December 31, 2013
In my heart of hearts, I'm apolitical. In an ideal world, I just wouldn't care about the political dealings on a national scale, and I used to look at shows like Meet the Press as the equivalent of E!TV - Sunday morning gossip shows talking about things that I don't care about. It's with a sense of irony that I realize that I treat politics in rather the same way that bad companies treat IT - as long as it's working well enough that it doesn't cause me major problems, I can pretend it's not there.
But lately, politics has stopped being quite so "set it and forget it" for me. Not only are there the normal ever-present threats to my online world (like net neutrality), but in the past year or so, it has become apparent to everyone that conspiracy theorists were onto the right idea despite themselves, and that the US government is, in fact, into everything, as deeply and often as possible. (As an aside, if you haven't heard about TAO yet, make sure to check it out and then re-consider your thoughts on the possibility of BadBIOS).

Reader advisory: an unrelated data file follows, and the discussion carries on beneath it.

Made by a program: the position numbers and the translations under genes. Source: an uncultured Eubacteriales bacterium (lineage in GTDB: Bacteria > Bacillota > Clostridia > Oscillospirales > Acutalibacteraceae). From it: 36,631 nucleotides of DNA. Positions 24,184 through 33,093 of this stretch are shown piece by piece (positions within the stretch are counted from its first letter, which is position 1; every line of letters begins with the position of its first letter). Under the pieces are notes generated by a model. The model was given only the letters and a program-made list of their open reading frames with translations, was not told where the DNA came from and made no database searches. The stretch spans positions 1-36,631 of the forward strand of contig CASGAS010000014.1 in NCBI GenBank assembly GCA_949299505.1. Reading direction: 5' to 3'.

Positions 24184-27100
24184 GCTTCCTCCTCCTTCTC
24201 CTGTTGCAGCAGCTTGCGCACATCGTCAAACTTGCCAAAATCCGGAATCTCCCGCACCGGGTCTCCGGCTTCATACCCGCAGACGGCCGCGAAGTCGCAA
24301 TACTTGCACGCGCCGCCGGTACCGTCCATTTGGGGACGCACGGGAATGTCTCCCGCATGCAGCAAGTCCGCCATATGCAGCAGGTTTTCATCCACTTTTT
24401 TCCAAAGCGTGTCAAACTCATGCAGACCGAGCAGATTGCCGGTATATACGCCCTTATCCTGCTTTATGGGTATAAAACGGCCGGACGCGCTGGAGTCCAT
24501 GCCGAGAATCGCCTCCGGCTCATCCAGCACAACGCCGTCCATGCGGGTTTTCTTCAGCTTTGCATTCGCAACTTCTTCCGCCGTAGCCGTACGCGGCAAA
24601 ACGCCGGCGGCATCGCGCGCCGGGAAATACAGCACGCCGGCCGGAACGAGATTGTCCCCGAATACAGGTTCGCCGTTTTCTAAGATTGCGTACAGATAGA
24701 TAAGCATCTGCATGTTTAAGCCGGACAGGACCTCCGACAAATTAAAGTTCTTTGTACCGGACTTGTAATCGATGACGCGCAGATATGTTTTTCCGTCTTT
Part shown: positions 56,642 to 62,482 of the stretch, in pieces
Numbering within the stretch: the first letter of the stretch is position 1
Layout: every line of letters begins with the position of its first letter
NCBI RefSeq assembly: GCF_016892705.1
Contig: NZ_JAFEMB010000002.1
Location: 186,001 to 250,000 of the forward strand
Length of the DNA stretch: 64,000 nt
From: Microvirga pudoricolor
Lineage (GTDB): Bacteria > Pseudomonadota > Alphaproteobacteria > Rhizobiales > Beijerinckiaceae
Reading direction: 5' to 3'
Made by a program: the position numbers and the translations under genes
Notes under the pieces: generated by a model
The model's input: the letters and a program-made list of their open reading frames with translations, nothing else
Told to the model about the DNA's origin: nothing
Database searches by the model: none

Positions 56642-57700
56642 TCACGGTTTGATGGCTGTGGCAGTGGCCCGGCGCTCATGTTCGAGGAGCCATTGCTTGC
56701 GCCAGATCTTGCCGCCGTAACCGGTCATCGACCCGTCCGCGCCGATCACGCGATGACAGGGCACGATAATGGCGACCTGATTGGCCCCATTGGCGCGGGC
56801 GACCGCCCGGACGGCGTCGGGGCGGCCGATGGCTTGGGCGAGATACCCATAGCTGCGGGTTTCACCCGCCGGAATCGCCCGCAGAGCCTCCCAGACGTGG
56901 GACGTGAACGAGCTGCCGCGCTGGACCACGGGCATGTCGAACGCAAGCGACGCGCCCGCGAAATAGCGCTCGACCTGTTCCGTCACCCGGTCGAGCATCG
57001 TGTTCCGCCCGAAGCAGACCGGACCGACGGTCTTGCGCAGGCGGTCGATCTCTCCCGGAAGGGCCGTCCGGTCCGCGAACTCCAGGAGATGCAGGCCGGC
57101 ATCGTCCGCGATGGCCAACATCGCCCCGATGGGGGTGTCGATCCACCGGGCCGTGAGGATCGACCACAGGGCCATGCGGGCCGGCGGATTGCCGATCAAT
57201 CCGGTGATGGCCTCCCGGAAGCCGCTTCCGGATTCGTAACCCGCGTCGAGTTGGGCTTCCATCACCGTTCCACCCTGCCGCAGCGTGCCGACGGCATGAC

Anyway, political crap is leaking over into my world, and it's annoying.
The part that makes it interesting to me is that the biggest revelation in all of this was from Ed Snowden, a system administrator. It's a little bit like Hobbits in Lord of the Rings...no one knows we exist for years until suddenly the fate of the world hinges on the activities of one of us.